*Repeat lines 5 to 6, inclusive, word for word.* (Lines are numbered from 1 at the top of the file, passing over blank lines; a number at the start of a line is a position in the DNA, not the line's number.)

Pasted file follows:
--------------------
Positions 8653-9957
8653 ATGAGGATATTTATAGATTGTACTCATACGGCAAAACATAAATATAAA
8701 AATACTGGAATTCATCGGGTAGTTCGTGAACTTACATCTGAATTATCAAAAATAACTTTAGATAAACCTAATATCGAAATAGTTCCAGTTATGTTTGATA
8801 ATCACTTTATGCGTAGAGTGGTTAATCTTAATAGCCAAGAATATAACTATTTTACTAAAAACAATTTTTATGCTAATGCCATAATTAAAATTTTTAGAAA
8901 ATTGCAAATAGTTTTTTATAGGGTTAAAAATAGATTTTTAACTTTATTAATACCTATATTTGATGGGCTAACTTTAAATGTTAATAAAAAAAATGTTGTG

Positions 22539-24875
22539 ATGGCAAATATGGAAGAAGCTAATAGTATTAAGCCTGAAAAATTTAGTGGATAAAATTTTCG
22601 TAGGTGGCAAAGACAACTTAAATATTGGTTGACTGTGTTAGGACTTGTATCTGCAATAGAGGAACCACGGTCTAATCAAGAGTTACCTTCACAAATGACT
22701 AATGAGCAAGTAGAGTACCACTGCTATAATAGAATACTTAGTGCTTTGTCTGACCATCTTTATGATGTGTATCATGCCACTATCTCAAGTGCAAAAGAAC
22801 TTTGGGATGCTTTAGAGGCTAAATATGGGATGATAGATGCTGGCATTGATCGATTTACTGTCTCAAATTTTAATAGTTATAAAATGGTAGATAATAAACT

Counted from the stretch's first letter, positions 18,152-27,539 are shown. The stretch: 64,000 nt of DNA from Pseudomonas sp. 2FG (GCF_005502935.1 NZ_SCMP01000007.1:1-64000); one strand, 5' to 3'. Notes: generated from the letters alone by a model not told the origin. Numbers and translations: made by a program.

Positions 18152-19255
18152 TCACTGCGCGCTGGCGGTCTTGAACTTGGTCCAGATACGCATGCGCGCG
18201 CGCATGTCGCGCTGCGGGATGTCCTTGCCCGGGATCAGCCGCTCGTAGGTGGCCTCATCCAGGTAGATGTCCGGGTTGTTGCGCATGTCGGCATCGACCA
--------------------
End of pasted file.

8901 ATTGCAAATAGTTTTTTATAGGGTTAAAAATAGATTTTTAACTTTATTAATACCTATATTTGATGGGCTAACTTTAAATGTTAATAAAAAAAATGTTGTG

Positions 22539-24875